Train for Longevity: 4 Priorities for Mature Athletes



By Charles Staley Breaking Muscle


Charles is here on a weekly basis to help you cut through the B.S. and get some real perspective regarding health and training. Please post feedback or questions to Charles directly in the comments below this article.


I’ve been pondering a new approach to my training for a few years now. When it comes to my personal fitness, I’ve been a “one trick pony” for the past decade or so. It wouldn’t be much of an overstatement to say in the past four years my only training target has been maximal strength, with a secondary emphasis on body composition.


Mind you, I think this approach led to significant secondary fitness gains and health benefits along the way. So despite the changes I’m planning to make to my personal fitness approach, I still maintain that an emphasis on strength is a valid plan of attack.


But from now, I view my training as having not just one, but four primary directions:

  • Relative strength
  • Body composition
  • Mobility
  • Cardiovascular endurance

Balance strength and endurance for life-long fitness.


Train to Preserve Aerobic Capacity

Recently I drove past someone who was out running, and I began to wonder how long it would take me to run (okay let’s be honest, more like jog) a mile. I’m not sure how this question entered my consciousness. I haven’t jogged or run at all in years, perhaps over a decade. I find the affection many people have for long-term endurance capacity to be somewhat puzzling. Nevertheless, that nagging thought continued to trouble me on some level. I had (and still have) absolutely no idea whether running a mile would take me 12 minutes or 22 minutes.


My actions haven’t been congruent with my stated belief about how I should be training at the age of 56. Even though it’s fine to have a primary emphasis on strength, I shouldn’t allow any single fitness capacity to decline past a certain point, although I don’t exactly know where that point is for each capacity.


“…as athletes age, they should return to more generalized training for the sake of optimal health and functioning in their later years.


For example, let’s imagine today I go out and run a mile for time. Say it takes me 18 minutes. If that were the case (God I hope it isn’t), I think we could all agree it would be unacceptable, even for someone who specializes in powerlifting. It would be unacceptable because at age 56, I might not ever be able to restore that lost capacity. If you run an 18-minute mile at age 26, you can probably improve that to something like a 12-minute mile in a few months of regular training. But at age 56, not so much. This same logic can and should be applied to other fitness capacities such as mobility, which will be another primary training target for me.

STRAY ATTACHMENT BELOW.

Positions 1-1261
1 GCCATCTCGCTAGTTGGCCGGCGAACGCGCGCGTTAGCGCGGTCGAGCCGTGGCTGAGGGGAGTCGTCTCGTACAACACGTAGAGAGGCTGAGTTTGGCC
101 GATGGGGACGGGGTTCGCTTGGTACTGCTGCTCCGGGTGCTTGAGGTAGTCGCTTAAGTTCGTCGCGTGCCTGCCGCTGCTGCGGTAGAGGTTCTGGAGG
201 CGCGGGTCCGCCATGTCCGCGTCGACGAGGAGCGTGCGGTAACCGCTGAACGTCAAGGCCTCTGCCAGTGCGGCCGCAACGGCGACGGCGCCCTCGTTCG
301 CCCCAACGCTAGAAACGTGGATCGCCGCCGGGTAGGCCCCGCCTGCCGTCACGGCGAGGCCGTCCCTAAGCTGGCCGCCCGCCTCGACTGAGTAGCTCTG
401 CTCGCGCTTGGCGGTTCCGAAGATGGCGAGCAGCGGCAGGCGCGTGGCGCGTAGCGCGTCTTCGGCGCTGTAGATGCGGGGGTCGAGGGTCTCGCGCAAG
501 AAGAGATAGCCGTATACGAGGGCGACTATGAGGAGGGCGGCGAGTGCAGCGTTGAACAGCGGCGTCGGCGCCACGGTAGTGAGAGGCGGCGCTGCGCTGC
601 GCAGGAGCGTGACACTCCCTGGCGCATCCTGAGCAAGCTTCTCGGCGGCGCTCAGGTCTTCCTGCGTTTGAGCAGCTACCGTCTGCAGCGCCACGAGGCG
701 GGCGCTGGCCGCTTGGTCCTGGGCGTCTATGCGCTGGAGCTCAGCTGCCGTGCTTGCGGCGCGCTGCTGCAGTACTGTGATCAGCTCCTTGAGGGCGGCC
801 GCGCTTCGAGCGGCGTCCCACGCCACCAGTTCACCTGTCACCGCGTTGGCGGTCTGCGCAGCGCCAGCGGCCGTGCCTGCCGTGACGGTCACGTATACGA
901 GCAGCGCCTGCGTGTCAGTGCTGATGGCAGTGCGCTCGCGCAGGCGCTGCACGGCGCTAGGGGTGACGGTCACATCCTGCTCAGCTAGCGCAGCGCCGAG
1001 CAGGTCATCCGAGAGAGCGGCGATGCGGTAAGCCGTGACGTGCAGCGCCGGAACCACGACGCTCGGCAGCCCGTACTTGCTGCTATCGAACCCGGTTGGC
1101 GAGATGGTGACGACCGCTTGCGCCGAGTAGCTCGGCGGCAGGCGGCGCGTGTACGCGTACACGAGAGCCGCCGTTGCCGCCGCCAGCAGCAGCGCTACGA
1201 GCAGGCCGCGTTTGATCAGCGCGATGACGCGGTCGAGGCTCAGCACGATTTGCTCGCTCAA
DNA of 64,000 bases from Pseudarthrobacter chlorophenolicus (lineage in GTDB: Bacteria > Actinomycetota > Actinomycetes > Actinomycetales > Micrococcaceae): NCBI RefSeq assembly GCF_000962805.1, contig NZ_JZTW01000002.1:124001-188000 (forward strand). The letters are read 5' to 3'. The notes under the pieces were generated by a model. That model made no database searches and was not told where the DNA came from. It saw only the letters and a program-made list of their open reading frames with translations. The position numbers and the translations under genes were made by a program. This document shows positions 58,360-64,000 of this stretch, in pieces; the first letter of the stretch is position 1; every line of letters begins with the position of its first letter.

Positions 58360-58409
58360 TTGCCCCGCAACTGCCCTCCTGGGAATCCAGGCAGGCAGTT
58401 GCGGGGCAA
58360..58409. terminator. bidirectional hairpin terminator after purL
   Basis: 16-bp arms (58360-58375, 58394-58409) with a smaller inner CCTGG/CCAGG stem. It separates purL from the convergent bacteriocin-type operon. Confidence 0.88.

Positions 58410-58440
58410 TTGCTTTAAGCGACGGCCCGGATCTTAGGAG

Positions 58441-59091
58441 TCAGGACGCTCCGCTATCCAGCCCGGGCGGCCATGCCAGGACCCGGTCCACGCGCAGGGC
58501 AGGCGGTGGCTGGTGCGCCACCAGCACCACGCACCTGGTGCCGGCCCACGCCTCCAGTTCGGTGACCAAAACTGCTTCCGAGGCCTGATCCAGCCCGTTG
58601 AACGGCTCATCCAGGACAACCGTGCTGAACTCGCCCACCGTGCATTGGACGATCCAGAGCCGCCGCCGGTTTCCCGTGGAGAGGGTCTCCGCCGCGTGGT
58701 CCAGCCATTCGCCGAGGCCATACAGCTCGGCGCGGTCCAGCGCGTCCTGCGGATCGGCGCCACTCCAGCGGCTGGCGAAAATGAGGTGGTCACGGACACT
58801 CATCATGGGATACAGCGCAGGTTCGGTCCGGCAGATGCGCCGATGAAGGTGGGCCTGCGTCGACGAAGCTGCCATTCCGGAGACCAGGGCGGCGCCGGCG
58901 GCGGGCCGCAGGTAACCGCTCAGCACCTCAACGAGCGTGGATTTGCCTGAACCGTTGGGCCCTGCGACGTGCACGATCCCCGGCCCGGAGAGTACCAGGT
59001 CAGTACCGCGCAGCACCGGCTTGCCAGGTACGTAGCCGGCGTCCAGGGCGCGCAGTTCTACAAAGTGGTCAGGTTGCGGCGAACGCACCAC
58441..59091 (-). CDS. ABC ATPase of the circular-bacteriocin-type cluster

The Hourglass Model

A few years ago, someone asked me why I don’t stretch or do any type of endurance work. My reply (which I think is quite logical, thank you very much) was that I pretty much never come across a situation where I don’t have sufficient mobility or endurance to accomplish a given task. Today, it’s not much different. However, I do instinctively feel some areas slipping to unacceptable levels, so I’ve decided to modify my training approach to address my perceived deficiencies.


I think of this approach as the hourglass model. It’s commonly accepted that young athletes’ training should be general and diversified. Then, in their late teens and early twenties, they begin to specialize in their chosen sport. The hourglass model I’m positing here further suggests that as athletes age, they should return to more generalized training for the sake of optimal health and functioning in their later years.


As I ponder these changes, I find myself wondering why I haven’t done this sooner (aside from the reasons I listed a moment ago).


There are at least three things that come readily to mind:

  • I take a lot of pride in being strong for my age and body type. It’s what I’ve had the most success with so far, and I’ll need to come to terms with the reality that diversifying my fitness programming will likely impact my strength levels, at least to some degree.
  • I have a poor ability to delay immediate gratification. Cardiovascular and mobility training will require me to improve in this area.
  • I tend to have a bias against activities that are difficult to quantify or measure. If I deadlift 515lb next week, that’s an undeniable PR, but if I stretch my hip flexors next week, it’ll be hard to brag about it on Facebook. I’m not proud of this, but I think it’s good that I’m aware of it.



Setting Up Specfic Standards

So starting next week, I’ll be implementing something new. As I embark upon these changes, my goal will be to slowly implement new, “high-payoff” training activities in a sustainable way. This week I’ve already begun to incorporate a few different band drills for shoulder integrity (courtesy of Dr. John Rusin), as well as more walking and cycling.


By attending to the four targets of relative strength, body composition, mobility, and cardiovascular endurance, I anticipate secondary gains in terms of other fitness capacities such as agility, power, and coordination.


As I continue to develop this schema, I’ll set up a four-pointed polygon with measurable standards for each fitness characteristic. This will serve as a way for me to keep score, so to speak. So for example, a 500lb deadlift might indicate a perfect score for relative strength, and a 12-minute mile might represent the same for cardiovascular endurance. For body composition, I’ll aim for perhaps 10 percent body fat, and for mobility, perhaps a specific score on the Functional Movement Screen (FMS). I’m still putting the details of this together, and I’ll keep you posted as I go along.





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